Sunday, March 5, 2017

Mt. Hood Lodge and The Ballad of The Boston Tea Party

"No! never such a draught was poured
Since Hebe served with nectar
The bright Olympians and their Lord
Her over-kind protector-
Since Father Noah squeezed the grape
And took to such behaving
As would have shamed our grandsire ape
Before the days of shaving."  -Oliver Wendell Holmes


For those of us born in Oregon's Willamette Valley, Mt. Hood is our Polaris, our Mecca, our True North.  It is the sacred lodestar by which we guide our memory's ship through the past of our life.  
"That night in Boston Harbor!
The western war-clouds crimson stained...
Fast spread the tempest's darkening pall
The mighty realms were troubled
The storm broke loose, but first of all
The Boston teapot bubbled!"  -Oliver Wendell Holmes


We all come to this place.  We all travel the same routes to arrive here.  We may imagine ourselves as sojourners to parts unknown, but Mt. Hood unites us in shared memory.
"An evening party, only that
No formal invitation
No gold-laced coat, no stiff cravat
No feast in contemplation
No silk-robed dames, no fiddling band
No flowers, no songs, no dancing
A tribwe of red men, axe in hand
Behold the guests advancing!
How fast the stragglers join the throng
From stall and workshop gathered."  -Oliver Wendell Holmes


We marvel at the same evergreens.  We stop for hot chocolate and cinnamon cookies at the same cafes.  We stomp the snow from our boots on the same wooden floors and warm our woolen socks on stones around the same fire pit.  Yes, even the Mt. Hood Lodge has become a home away from home in the recollections of many of us.
"On-on to where the tea-ships ride!
And now their ranks are forming
A rush, and up the Dartmouth's side
The Mohawk band is swarming!
See the fierce natives! What a glimpse
Of paint and fur and feather
As all at once the full-grown imps
Light on the deck together!
A scarf the pigtail's secret keeps
A blanket hides the breeches
And out the cursed cargo leaps
And overboard it pitches!"  -Oliver Wendell Holmes

Weather is always a sign of fortune.  High atop Mt. Hood lodge one can see Mt. Jefferson on a clear day or gaze downward at snow clouds gently powdering the highway below.
"The lurid morning shall reveal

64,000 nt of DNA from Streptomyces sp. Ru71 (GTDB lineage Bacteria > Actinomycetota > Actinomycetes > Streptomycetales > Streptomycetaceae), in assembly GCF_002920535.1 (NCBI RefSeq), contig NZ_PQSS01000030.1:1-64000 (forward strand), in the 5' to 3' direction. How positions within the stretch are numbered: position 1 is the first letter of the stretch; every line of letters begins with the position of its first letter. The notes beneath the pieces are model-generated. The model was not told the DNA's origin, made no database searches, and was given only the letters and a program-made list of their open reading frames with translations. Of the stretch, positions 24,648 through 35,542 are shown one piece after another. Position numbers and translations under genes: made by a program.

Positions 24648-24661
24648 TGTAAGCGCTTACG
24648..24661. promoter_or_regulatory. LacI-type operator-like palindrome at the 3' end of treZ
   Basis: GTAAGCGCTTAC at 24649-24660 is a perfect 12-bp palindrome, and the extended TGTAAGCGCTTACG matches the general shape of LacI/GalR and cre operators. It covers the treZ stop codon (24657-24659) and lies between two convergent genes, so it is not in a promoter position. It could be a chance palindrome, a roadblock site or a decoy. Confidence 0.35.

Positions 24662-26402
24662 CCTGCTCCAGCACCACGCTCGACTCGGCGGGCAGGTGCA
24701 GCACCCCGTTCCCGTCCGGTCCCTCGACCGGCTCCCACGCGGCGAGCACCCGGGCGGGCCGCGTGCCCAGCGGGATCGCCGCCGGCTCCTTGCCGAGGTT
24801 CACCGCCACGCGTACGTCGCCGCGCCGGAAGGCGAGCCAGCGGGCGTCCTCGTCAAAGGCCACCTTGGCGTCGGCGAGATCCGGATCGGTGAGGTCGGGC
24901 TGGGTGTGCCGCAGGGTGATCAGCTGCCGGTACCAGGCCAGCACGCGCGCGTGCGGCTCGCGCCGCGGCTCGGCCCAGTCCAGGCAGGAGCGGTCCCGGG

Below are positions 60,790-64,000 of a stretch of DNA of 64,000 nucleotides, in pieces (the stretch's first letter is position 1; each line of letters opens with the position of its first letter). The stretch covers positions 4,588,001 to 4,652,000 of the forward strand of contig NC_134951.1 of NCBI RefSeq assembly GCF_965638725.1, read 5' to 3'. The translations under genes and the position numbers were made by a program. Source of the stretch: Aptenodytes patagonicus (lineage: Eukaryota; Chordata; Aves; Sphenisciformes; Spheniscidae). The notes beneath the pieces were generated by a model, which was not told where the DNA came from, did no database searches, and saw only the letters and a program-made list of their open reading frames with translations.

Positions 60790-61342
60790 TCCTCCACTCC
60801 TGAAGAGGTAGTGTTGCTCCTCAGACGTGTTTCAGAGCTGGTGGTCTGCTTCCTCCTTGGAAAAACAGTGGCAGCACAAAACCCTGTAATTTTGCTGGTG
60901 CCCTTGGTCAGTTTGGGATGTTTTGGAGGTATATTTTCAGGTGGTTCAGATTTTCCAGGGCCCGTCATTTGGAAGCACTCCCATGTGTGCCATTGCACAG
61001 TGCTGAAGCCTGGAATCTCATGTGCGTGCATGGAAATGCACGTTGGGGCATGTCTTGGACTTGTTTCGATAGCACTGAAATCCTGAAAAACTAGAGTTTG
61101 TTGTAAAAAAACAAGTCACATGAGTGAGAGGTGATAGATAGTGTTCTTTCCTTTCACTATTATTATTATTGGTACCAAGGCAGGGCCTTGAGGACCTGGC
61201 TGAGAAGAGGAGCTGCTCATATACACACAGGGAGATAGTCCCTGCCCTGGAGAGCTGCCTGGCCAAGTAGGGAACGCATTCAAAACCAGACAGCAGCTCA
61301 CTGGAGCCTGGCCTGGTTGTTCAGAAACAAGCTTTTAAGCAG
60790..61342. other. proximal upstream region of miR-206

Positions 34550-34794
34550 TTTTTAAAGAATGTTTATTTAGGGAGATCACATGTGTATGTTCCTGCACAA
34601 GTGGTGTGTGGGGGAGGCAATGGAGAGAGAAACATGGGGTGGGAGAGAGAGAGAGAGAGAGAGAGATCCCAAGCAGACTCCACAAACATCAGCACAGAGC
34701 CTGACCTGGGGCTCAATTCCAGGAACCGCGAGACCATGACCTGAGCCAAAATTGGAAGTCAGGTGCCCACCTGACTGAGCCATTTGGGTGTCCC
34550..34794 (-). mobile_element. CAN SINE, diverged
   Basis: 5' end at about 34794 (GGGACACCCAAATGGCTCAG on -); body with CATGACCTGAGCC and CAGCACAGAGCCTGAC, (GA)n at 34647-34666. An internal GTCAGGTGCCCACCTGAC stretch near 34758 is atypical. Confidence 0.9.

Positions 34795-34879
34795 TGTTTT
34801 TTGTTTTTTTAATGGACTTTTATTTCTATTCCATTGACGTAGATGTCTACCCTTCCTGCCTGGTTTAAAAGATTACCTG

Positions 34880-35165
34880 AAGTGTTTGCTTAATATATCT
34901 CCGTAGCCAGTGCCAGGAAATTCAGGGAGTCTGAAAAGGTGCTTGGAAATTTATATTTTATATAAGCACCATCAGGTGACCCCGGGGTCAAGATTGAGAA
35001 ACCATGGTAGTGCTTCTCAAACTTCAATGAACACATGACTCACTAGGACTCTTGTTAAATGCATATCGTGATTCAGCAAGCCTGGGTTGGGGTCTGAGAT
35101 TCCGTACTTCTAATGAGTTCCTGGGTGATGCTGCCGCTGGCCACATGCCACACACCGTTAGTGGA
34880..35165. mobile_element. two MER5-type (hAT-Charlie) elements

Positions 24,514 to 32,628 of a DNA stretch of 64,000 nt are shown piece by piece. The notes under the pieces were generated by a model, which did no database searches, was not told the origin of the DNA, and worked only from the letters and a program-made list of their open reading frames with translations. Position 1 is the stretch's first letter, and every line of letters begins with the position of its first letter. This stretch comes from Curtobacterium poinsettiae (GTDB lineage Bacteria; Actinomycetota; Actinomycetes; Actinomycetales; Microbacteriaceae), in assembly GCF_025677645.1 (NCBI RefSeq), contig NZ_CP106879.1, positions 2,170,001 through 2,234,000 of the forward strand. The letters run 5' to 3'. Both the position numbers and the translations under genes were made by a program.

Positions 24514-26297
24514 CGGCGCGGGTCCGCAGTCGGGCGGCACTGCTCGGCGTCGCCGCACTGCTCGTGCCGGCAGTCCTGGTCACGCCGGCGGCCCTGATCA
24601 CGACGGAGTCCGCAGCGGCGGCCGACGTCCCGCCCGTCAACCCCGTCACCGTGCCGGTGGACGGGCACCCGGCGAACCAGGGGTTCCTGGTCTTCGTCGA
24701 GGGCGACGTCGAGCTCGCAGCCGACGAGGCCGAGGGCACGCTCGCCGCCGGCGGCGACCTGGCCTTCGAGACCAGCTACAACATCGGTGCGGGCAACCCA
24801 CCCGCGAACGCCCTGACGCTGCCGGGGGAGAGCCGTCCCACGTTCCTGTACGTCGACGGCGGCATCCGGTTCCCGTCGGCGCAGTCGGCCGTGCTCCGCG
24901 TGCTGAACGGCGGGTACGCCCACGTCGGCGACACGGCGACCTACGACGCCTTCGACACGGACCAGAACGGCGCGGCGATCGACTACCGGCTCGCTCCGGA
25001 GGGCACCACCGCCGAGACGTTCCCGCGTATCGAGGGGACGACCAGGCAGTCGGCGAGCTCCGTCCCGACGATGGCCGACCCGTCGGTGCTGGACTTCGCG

A fire no king can smother
Where British flint and Boston steel
Have clashed against each other!
Old charters shrivel in its track
His worship's bench has crumbled."  -Oliver Wendell Holmes


It's a perfect place to bring friends from far away... to sled and ski and play fight with snowballs as many as you can muster.
"It climbs and clasps the union-jack
Its blazoned pomp is humbled
The flags go down on land and sea
Like corn before the reapers
So burned the fire that brewed the tea
That Boston served her keepers!"  -Oliver Wendell Holmes

Along the timeline of our American Revolution Unit, we come to the Boston Tea Party... and my daughters and I were reading this old poem by Oliver Wendell Holmes.  Oh, how poetry has always been my link to the outside world.  Where would I be without poetry?  And to study the Revolution through the words of poets... is such a gift.  
"Sill live in song and story
The waters in the rebel bay
Have kept the tea-leaf savor
Our old North-Enders in their spray
Still taste a Hyson flavor
And freedom's teacup still o'erflows
With ever fresh libations
To cheat of slumber all her foes
And cheer the wakening nations."  -Oliver Wendell Holmes

I imagine the participants of the Boston Tea Party, dressed as paint-faced Indians with tomahawks, boarding the ships and tossing the tea into the harbor, had no idea that night would mark the rest of their days.  They had no notion this one evening would change the course of their lives or all of American history.  They were just doing what was in their heart, following a North Star of their own belief toward a unified place and time.  For years and years later, they must have laughed to themselves and with others who joined in the fray that night.  We were there together, weren't we?  This makes us all brothers and sisters, daughters and sons of a same distant light shining from far away, leading us home. 

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